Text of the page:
“Why let big banks make money from our public funds? A Rochester Public Bank would keep our money local to increase quality of life in our community,” said Rochester City Councilmember Mary Lupien.
“It is time our city and state declared independence from Wall Street,” said New York City Councilmember Tiffany Cabán. “As long as we bank with massive for-profit financial firms, we will be helping the rich get richer and the poor poorer, creating financial insecurity for unbanked and underbanked working class New Yorkers, and reinforcing racist inequalities. It is high time we adopted a public bank, to allow us to invest in key pillars of safe, stable families and neighborhoods, such as permanently affordable housing, community-controlled clean energy, vital infrastructure, worker-owned businesses, community-development credit unions, and more.
“For far too long, our reliance on Wall Street has fueled the rise of deep inequities in our state,” said Hae-Lin Choi, Political Director, Communications Workers of America District One. “The creation of local public banks would be a critical step forward in New York State’s recovery from the COVID-19 economic crisis, allowing us to reinvest billions in communities, create affordable housing and support small businesses that provide living wages. New Yorkers need and deserve public institutions whose missions are centered around serving people first–rather than greedy corporations that only prioritize their own bottom line.”
“Right now, Albany has a once-in-a-lifetime opportunity: cities and counties have billions of dollars in federal funds to invest in our communities, and local public banks can make that money last for years to come,” said Michael Kink, Executive Director, Strong Economy for All Coalition. “Governor Hochul and legislators should take this opportunity and pass the NY Public Banking Act now.”
“During the pandemic, our credit union has been a lifeline for many of our members. We helped more than 500 small business owners apply for over $18 million in federal PPP loans, reaching very small and immigrant-owned businesses that the banks ignored. We restructured existing loans when our members lost jobs or needed more time to pay,” said Aissatou Barry-Fall, CEO of the Lower East Side People’s Federal Credit Union. “A public bank would partner with responsible lenders like ours to make more loans – and larger loans – than we could on our own; expand our services; and help create jobs and affordable housing in our communities.”
“Wall Street banks are designed to extract hard-earned wealth from our communities in order to make the idle rich even richer, and that was made all the more clear during the pandemic as they used instruments like predatory fees to drain even more resources from struggling families,” Lisa Tyson, director of the Long Island Progressive Coalition, said. “Instead of continuing to waste public funds by depositing them into parasitic big banks that fuel inequality and climate catastrophe in New York, we need our leaders in Albany to pass the New York Public Banking Act now so that those public funds can be used for the public good.”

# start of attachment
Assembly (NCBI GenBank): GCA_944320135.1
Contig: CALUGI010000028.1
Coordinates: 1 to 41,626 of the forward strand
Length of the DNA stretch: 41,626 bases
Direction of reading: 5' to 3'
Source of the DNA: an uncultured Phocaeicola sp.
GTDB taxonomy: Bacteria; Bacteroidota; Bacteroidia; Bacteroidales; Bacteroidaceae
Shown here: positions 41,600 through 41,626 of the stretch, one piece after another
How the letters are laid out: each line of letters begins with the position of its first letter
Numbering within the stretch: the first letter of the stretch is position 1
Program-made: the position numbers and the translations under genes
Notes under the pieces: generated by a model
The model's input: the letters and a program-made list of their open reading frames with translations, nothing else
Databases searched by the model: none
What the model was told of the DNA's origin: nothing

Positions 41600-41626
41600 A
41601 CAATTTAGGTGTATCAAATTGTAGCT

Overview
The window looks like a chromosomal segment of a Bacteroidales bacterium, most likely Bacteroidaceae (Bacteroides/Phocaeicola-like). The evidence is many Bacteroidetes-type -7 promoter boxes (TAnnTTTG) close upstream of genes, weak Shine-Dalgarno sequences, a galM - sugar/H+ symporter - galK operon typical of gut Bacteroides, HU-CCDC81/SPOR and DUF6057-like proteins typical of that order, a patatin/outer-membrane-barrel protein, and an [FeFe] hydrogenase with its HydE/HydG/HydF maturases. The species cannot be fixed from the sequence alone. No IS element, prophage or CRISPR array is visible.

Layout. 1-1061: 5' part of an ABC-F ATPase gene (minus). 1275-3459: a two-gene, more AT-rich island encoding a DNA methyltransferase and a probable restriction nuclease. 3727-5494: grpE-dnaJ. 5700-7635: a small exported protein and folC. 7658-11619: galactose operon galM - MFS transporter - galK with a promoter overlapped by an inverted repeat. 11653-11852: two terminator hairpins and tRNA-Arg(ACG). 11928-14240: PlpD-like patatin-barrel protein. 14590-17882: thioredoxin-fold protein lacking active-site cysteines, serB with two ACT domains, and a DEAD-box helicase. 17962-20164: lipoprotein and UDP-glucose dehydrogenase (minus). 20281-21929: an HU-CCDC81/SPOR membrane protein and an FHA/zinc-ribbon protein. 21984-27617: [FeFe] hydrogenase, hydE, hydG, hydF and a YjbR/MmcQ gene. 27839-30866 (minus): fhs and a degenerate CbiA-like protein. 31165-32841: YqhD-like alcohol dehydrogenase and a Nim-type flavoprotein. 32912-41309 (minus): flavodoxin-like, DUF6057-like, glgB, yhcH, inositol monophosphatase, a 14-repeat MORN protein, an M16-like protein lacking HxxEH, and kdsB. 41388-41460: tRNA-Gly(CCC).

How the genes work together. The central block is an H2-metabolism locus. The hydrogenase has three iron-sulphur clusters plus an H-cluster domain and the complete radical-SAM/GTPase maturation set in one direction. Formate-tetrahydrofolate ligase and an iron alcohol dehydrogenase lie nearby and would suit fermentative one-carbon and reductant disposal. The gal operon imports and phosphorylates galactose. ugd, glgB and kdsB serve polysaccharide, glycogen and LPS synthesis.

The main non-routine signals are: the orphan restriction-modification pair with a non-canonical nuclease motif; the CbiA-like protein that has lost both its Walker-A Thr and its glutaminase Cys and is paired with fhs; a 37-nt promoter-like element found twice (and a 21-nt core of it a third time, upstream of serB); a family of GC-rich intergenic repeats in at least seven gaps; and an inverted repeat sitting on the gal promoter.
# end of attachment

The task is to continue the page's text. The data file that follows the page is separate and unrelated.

“Worker co-operatives and small businesses are the heart of our communities, but Wall Street couldn’t care less,” said Gale Johnson, a Worker-owner of Hopewell Care Cooperative and NYC Network of Worker Cooperatives Advocacy Council Member. “As local businesses closed at alarming rates during the pandemic, Wall Street gave taxpayer funded loans to their preferred clients, instead of the businesses that needed it the most. Workplaces like mine that are owned by women, immigrants, and people of color need financial support to succeed and public banking is the best way to make that happen.”
“This bill is one of the most important economic strategies for New York State,” said Melissa Marquez, CEO of Genesee Co-op Federal Credit Union in Rochester. “Community banks and all credit unions should not be afraid of municipal banking. They should embrace it, as it will enhance community development and increase lending in communities across NY that are most in need of investment where there is shared risk by local lenders and the municipal bank.”
“Public banks can make a unique contribution to community economic development, environmental sustainability, and effective local democracy,” said David Sprintzen of the Ethical Humanist Society of Long Island.
“As we face an imminent climate crisis with direct ties to a health and economic crisis, we cannot repeat the same error of expecting Wall St. to act with justice and democracy.” said Kim Fraczek, Director, Sane Energy Project. “We must ensure that the people can have access to our own fate by passing the New York Public Banking Act. A New York City Public Bank that would put the people first is critical to support our democracy.”
“Cooper Square Committee supports the creation of a public bank. We’ve seen banks repeatedly fund bad-acting landlords. A public bank could fund community land trusts and other housing that stabilizes neighborhoods rather than displacing families,” said Jodie Leidecker, Cooper Square Committee.
“We need the New York Public Banking Act now to help communities invest in local needs like affordable housing and locally-owned small businesses, said Jim Dukette, HOPP Anchor Partner Program Manager at Empire Justice Center.”